Health Care Enrollment Sputtering in NJ

Friday, December 13, 2013

A woman looks at the insurance exchange internet site October 1, 2013 in Washington, DC. (KAREN BLEIER/AFP/Getty)

When it comes to signing up for health coverage under the Affordable Care Act, New Jersey’s having a tough time. 

New numbers show enrollment has been anything but robust, with only 3,259 enrolled since the federal marketplace opened on Oct. 1.

While better than the first month’s tally, when only 741 New Jerseyans made it through the sluggish federal website, these new numbers are still far below expectations. Healthcare advocates hope the state can enroll 210,000 residents by March.

As a result, Rep. Frank Pallone is urging Gov. Chris Christie to spend $7.5 million in federal taxpayer funds on a better public relations campaign, educating New Jerseyans about exactly where and how to sign up.  

“All we’re really saying is you got this money from the federal government. You can’t spend it on anything else,” Pallone said. “We know you don’t like the Affordable Care Act. But it is the law. And the money should be spent to tell people about it.”

New Jersey is one of 36 states that opted to have the federal government run the insurance enrollment process. Christie chose that route because he said to have the state run it — as New York does — came with too many federal strings.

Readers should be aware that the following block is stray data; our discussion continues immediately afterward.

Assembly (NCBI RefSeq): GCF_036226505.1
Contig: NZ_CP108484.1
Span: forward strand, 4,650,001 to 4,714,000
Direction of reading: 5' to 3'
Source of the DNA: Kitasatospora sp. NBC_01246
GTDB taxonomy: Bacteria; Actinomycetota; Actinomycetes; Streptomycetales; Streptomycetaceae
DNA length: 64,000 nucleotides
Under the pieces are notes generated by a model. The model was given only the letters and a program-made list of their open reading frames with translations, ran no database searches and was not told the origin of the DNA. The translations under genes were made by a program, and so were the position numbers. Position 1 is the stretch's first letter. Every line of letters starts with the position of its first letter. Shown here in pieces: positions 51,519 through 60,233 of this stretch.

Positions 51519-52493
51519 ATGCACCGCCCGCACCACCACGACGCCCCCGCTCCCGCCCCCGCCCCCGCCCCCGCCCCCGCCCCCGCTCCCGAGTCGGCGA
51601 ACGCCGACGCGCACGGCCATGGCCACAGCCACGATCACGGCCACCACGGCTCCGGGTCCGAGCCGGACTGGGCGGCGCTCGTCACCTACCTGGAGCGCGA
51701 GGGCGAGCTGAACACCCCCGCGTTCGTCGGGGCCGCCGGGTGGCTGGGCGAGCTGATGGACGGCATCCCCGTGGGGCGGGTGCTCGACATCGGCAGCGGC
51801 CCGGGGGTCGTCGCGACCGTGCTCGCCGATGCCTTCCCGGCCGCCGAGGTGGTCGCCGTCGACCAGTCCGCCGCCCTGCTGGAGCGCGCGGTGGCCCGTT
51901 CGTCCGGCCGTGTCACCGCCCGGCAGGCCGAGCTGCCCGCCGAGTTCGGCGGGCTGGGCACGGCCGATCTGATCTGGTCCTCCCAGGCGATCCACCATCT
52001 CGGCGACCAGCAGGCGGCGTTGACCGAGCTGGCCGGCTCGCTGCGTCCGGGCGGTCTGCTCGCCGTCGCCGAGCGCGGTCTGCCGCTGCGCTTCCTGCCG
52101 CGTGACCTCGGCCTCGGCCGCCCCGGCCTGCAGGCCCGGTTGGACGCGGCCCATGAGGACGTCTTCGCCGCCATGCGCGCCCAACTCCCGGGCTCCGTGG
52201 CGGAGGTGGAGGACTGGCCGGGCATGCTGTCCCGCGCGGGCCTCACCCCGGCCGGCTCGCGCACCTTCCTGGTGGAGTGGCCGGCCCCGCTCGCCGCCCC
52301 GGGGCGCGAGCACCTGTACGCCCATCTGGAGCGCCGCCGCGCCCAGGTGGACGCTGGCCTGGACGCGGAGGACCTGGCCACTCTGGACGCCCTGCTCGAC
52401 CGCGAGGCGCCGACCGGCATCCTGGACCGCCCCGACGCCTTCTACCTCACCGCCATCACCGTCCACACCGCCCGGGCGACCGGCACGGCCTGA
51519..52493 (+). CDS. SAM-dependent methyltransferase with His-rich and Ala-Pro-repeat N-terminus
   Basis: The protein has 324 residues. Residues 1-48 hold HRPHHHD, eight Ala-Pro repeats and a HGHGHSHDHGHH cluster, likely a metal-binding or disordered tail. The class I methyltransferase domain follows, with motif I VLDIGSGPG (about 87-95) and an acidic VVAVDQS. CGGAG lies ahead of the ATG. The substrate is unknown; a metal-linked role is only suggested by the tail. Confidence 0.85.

The governor’s office did not respond for a request to comment.

New Jersey residents who do successfully enroll for health care coverage say they did so only after hitting several roadblocks.

Fifty-eight year old Steven Lamont of Jersey City said that after he lost his job in October, he turned to the federal marketplace’s toll-free number because he wasn’t comfortable signing up on on the website,

But the person answering the phone first told him to go to a location in South Jersey, more than 60 miles away — to get help. When he tried again, he was finally directed closer to home, to the Urban League of Hudson County in Jersey City.

On Thursday, Lamont went the Urban League and left with insurance coverage that will begin Jan. 1. He was surprised to learn that he qualified for Medicaid under the new ACA expanded coverage guidelines.

“I’m really happy. I’m leaving with a really big smile on my face," he said.


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